With the Labor Department's fiduciary rule upping the ante for many 401(k) advisers and their broker-dealers, providers from around the retirement market are looking at ways to defray fiduciary responsibility, and in some cases, possibly replace the adviser altogether.
Many industry observers expect that the Department of Labor rule, which raises standards for providing investment advice in retirement accounts, will cause broker-dealers to choose one of three options: severely restrict the number of advisers who can service 401(k) plans, exit the 401(k) market entirely, or seek out ways to mitigate risk by outsourcing.
These actions would largely affect small 401(k) plans, many of which are serviced today by brokers working in a non-fiduciary capacity.
Within the past few weeks, Massachusetts Mutual Life Insurance Co., a record keeper of defined contribution plans, and Mercer, a consulting firm, have launched programs that seek to provide relief for both investment and administrative responsibility in 401(k) plans.
In August, Morningstar Inc. announced a new service, Morningstar Plan Advantage, geared toward broker-dealers that would help them retain current retirement-plan business, but mitigate much of the risk created by the fiduciary rule.
LPL Financial, the nation's largest independent broker-dealer, has a service similar to the MassMutual and Mercer programs, which would mitigate its advisers' risk on the investment side of 401(k) plans. Announced in late 2015, the service has been adopted by record keepers such as Nationwide, Ascensus and Paychex, Inc., within the past few months.
“Everyone's looking at this opportunity. Where there's a vacuum, something comes in to fill that vacuum,” Fred Barstein, founder and chief executive of The Retirement Advisor University, said. “And there is going to be a void, no question. How big it is, it won't happen all at once. But it will happen.”
In its new service, called Fiduciary Assure, MassMutual is partnering with Envestnet Retirement Solutions to offer a 3(38) investment fiduciary service, as defined by the Employee Retirement Income Security Act of 1974. These types of programs are discretionary, in which registered investment advisers take control of a plan's investment menu, choosing funds and making changes as they see fit.
MassMutual is also offering a 3(21) service, a co-fiduciary role in which an adviser recommends funds and the plan sponsor ultimately decides whether to implement the advice.
Mercer's new service, Mercer Wise 401(k), packages together a 3(38) investment service with a fiduciary service covering a plan's administrative functions, known as a 3(16) fiduciary. In that role, Mercer will select and monitor a plan record keeper, and file required documentation such as the annual Form 5500.
Mercer was once a player in the U.S. DC record-keeping market, but sold its business to Aegon, the parent company of Transamerica Retirement Solutions, last year.
Part of LPL's offering also includes a 3(38) service.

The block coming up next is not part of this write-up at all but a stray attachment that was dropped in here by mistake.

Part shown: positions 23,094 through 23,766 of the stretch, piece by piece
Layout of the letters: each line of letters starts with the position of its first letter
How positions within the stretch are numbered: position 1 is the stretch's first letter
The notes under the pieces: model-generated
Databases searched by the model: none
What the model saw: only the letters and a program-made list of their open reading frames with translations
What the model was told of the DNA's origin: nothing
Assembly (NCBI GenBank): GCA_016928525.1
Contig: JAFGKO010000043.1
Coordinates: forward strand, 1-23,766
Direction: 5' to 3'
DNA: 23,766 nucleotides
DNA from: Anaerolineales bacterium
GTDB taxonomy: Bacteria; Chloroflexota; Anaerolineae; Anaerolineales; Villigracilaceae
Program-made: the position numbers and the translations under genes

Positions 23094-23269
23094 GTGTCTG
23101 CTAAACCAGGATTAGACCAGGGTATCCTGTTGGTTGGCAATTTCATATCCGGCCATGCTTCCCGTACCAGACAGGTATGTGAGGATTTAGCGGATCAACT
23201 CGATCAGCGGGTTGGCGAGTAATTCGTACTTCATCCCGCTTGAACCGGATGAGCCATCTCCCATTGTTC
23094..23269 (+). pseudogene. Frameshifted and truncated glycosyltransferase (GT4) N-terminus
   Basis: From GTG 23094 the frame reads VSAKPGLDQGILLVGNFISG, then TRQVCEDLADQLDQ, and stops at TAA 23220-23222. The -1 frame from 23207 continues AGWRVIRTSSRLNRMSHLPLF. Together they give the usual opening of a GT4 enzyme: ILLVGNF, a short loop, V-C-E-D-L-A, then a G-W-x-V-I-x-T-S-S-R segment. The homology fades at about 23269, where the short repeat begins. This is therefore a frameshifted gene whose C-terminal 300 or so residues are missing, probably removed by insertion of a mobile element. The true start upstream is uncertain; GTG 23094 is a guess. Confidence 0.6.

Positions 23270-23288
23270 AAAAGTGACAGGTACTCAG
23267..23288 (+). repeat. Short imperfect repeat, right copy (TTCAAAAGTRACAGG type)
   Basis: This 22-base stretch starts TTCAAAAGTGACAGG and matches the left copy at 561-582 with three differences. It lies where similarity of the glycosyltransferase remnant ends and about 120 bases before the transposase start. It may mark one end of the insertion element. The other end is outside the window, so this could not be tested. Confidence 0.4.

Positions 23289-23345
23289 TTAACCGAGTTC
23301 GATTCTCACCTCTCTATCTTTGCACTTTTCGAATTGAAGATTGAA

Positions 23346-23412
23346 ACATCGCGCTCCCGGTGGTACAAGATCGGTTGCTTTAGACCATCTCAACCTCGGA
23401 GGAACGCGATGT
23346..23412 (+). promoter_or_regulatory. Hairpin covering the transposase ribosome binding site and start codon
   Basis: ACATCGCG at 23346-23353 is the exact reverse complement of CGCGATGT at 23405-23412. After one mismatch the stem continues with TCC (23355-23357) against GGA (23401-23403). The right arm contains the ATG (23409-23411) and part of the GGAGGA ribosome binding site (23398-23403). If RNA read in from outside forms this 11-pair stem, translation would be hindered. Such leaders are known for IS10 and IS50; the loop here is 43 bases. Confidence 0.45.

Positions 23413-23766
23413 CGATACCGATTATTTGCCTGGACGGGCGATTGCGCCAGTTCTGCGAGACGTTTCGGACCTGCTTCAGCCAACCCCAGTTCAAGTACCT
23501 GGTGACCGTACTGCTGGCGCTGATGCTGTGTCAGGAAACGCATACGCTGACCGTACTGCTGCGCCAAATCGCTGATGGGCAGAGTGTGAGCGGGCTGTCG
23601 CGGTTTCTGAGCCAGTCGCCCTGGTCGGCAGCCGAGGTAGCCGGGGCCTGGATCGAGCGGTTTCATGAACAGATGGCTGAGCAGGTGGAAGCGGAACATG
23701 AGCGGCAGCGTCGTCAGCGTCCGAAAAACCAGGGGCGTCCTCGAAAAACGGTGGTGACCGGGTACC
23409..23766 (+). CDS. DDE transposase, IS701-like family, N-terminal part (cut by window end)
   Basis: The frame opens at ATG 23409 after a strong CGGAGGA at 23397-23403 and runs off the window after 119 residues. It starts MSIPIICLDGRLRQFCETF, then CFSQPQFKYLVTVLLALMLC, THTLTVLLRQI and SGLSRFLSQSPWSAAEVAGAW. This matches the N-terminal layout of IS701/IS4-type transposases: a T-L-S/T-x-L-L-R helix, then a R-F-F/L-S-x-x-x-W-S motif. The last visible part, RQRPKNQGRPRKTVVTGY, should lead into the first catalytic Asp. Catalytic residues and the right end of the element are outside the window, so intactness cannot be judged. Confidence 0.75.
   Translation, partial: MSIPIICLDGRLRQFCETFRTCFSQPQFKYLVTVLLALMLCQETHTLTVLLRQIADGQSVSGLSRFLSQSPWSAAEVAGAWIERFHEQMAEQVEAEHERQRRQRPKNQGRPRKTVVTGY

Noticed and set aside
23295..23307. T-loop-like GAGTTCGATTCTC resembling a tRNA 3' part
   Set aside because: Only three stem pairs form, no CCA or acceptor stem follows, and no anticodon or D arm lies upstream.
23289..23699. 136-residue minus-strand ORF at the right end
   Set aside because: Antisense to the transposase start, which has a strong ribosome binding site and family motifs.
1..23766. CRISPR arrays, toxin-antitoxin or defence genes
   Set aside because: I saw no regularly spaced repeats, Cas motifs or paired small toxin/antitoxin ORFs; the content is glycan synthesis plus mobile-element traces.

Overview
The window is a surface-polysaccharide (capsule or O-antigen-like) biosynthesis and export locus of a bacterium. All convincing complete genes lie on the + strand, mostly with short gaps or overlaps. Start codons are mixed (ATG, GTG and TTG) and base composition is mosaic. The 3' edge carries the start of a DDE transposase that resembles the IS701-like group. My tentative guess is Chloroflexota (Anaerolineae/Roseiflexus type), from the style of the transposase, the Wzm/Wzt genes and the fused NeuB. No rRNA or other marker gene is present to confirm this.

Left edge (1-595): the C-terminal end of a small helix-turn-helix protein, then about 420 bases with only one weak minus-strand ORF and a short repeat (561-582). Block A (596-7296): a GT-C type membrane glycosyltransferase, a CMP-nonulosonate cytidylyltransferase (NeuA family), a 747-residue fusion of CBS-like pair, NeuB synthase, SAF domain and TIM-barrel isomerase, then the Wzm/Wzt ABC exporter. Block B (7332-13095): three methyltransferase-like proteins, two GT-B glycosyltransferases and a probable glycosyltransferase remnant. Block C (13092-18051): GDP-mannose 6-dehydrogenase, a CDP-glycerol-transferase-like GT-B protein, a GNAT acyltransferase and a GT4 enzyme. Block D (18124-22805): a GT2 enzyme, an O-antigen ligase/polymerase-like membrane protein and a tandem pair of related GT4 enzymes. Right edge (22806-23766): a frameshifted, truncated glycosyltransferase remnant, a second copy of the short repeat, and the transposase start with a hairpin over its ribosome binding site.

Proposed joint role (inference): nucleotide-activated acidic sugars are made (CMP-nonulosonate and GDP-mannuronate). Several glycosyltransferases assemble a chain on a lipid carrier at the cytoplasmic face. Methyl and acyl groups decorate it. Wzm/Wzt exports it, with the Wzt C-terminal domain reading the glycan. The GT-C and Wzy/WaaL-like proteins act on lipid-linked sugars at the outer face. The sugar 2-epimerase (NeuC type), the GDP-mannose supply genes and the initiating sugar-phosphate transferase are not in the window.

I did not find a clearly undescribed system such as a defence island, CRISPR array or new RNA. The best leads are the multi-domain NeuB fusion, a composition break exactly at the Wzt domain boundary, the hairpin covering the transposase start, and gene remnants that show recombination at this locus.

Industry observers anticipated these outsourced services would become more popular with advisers as well as plan sponsors, some of which may lose their adviser if that adviser quits the business due to the fiduciary rule.
The services also come at a time when 401(k) litigation is becoming more prominent, with plaintiffs alleging plan sponsors breached their fiduciary obligations to the plan.
While the nature of the services aren't new to the industry, it seems providers are now adding or re-focusing such capabilities as a way to capitalize on the perceived demand.
“Part of the thinking is the landscape is going to change, and it will change in many ways,” Tom Murphy, senior partner at Mercer, said, acknowledging one effect is that some advisers may exit the fiduciary market because of the DOL rule. “If that's the case, we're happy to step in and manage the plans in a fiduciary way.”
Some retirement plan specialist advisers, the majority of whose business comes from DC plans and who are accustomed to serving as fiduciaries, see the shake-up as an opportunity.
Aaron Pottichen, principal and retirement services practice leader at CLS Partners, said there may be increased opportunity for advisers to serve as a 3(38) fiduciary in the small-plan and start-up markets, for example.
As opposed to advising on the whole 401(k) plan, which typically doesn't pay a fee commensurate to the amount of work necessary for a start-up plan, advisers can more easily forecast the amount of time that will be spent on any one client when providing a 3(38) service and can add value for a worthwhile pay day, he said.
“I think our biggest competitor in that space won't be other advisers, it'll be record keepers,” Mr. Pottichen said, explaining that their economies of scale may allow providers to come to market with a very low price.
As an example, MassMutual's 3(38) and 3(21) is free-of-charge for the firm's record-keeping clients with less than $5 million in plan assets, and 2 basis points for those with more than $5 million.